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Demand for Paramedics and EMTs Increasing Because of Aging Baby Boomers

Directly after World War II there was an era of population growth in America.  The population in the United States increased in size between the years of 1945 and 1964 as a result of this. This addition of over 60 million citizens added to the growth of America during this time period and is defined as the “baby-boomer” generation.  This highly productive generation is credited with many new developments and advancements in the United States, but they are now starting to reach retirement age.   

In 2010, the baby-boomer generation started to reach the age of 65.  This generational group has increased the number of adults over 65 in America from one in eight to one in five. The life expectancy in the United States is also on the increase so this generation will live longer.  With the expansion of this older adult group the need to create more jobs for EMTs and paramedics will also increase.  The reason is that as people get older the amount of 911 requests for Emergency Medical Services escalates as well.  This escalation will result in a greater demand for EMS assistance and transports to hospitals.

There needs to be long-term strategic planning and preparation for this inevitable increase in demand for EMS services. Medical facilities need to start planning for this future shift in EMS demand, otherwise their ability to deliver quality patient care may be jeopardized. 

The United States Fire Administrations (USFA) has recognized the need to develop strategic initiatives for short and long term planning.   The USFA has stated “prevention and preparedness” in their mission statement (USFA Strategic Plan, 2010).  One of their goals is to improve local planning and preparedness.  As a department and a fire service organization, we must start to prepare for how we are going to handle the influx of the aging members of society.

The dependency for medical care increases as adults age.  By the age of 65, 80% of the older adult population has at least one chronic medical condition.  While over half have two or more ongoing serious medical situations.  A 2-year study in Canada (Vegda, Nie, Wang 2009), supports the fact that the aging process requires more doctor visits, diagnostic testing, and emergency room trips.  The highest use of health care fell into the 75-84-age range, which means that in 10 years the peak of healthcare impact from the baby-boomer population will begin.  This study also revealed that this age group visited the emergency room 131 percent more than the younger population.  The effect on emergency services is that older adults are prone to many medical conditions that will require them to access these services. Estimates are predicting that the number of non-fatal falls will increase five times over the next 20 years due to the increase by the baby-boomers.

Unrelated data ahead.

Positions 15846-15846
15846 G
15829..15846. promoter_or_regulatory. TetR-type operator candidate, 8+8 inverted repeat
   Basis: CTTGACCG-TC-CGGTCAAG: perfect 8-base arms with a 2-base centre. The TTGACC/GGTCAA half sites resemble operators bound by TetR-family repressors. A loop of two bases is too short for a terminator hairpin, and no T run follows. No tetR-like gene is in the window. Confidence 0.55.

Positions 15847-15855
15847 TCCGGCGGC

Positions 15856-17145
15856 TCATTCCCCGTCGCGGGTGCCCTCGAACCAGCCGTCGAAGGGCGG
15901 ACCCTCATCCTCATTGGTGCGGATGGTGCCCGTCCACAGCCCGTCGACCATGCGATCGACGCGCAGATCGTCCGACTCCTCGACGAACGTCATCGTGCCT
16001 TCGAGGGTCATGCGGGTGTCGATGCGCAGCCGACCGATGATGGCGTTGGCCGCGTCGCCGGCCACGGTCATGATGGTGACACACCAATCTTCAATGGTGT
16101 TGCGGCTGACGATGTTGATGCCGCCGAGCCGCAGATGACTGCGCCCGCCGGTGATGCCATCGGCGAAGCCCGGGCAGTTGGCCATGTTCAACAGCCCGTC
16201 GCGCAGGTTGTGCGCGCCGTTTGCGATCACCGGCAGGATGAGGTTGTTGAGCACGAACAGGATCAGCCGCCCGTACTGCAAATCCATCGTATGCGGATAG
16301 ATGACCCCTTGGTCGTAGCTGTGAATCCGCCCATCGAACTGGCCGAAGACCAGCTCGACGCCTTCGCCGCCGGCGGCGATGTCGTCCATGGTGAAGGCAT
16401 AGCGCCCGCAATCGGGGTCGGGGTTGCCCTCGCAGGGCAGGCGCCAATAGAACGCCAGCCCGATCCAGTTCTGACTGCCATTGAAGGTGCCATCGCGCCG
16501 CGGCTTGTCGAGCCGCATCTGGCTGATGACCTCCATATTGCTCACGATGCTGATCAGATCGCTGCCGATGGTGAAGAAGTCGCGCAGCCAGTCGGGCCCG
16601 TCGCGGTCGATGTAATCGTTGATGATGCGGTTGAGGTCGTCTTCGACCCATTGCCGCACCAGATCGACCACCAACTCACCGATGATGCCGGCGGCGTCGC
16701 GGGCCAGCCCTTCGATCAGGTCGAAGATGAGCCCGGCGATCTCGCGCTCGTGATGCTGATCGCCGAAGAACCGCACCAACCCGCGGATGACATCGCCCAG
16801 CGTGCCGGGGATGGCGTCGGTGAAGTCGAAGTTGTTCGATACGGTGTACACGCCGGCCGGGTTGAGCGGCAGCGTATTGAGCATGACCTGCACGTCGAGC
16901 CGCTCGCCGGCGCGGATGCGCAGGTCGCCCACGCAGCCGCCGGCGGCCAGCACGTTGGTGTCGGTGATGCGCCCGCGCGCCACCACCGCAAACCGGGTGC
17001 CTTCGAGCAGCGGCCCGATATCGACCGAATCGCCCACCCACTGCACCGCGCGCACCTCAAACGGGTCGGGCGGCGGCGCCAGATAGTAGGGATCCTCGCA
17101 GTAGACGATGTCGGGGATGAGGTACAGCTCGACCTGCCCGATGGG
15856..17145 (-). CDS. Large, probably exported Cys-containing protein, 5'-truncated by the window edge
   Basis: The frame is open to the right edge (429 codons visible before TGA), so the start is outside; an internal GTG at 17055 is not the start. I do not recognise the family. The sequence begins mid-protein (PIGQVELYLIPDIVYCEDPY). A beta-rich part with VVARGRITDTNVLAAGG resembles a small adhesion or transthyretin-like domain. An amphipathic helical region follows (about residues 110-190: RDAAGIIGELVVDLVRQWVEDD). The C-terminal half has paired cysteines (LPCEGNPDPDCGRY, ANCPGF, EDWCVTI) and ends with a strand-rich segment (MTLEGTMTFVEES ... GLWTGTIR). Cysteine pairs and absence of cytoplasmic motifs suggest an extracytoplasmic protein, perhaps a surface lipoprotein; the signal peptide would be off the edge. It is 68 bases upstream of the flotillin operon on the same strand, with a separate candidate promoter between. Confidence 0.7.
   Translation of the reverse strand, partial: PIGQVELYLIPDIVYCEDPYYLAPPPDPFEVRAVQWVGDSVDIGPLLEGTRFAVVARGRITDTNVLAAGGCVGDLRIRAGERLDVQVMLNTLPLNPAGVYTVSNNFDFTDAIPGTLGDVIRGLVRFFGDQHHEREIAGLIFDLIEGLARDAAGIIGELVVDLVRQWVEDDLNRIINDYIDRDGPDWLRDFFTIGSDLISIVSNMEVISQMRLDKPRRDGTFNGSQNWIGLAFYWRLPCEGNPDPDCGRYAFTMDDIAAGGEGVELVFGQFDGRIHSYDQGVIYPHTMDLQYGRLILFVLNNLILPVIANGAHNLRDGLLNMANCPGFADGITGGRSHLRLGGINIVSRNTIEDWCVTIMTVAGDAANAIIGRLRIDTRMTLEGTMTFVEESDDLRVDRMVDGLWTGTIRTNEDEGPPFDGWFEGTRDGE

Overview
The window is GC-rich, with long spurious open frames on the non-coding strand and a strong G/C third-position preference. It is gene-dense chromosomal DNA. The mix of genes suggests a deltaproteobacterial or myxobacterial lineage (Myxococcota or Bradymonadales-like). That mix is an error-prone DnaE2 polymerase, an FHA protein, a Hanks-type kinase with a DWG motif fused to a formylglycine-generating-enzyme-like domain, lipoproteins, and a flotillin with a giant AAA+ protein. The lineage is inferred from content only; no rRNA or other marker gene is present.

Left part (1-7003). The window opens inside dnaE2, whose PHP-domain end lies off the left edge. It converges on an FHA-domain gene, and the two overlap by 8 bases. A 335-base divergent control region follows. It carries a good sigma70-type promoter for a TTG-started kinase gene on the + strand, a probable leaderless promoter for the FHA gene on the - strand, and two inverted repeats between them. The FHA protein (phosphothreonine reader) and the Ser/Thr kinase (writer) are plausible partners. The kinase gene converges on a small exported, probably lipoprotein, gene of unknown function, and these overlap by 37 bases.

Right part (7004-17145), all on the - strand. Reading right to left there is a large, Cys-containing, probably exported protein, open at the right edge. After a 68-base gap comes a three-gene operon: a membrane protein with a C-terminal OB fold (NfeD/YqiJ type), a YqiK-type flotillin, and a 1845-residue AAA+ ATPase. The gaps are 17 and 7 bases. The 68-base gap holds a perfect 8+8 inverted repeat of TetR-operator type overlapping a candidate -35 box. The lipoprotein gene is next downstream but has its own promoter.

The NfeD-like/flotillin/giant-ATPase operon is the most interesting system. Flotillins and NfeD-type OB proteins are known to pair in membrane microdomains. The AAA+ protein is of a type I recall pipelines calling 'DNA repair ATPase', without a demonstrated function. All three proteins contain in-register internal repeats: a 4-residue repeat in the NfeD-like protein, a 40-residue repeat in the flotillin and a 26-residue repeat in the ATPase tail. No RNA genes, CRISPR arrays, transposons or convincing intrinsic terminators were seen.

Starting in January of 2011, it is estimated that for the next 19 years, each day 10,000 baby boomers will reach the age of 65.  As this large segment of the population ages the likelihood of medical emergencies will also increase and demand will increase for EMTs and paramedics.  The time that EMTs and paramedics must spend with each patient is increasing as well.  This is due to the increase of overcrowding in emergency rooms across the nation.  It will take longer to transfer the patient from the care of the EMTs to the staff of the emergency department.  Sometimes the ambulance will be diverted to another ER due to overcrowding.  The demand for transfers between hospitals for specialty care is also increasing.  Most patients will need to be transferred by ambulance, so they can be monitored. 

All of these factors indicate a greater demand for EMTs and paramedics, so now is a good time to pursue a job as a paramedic.

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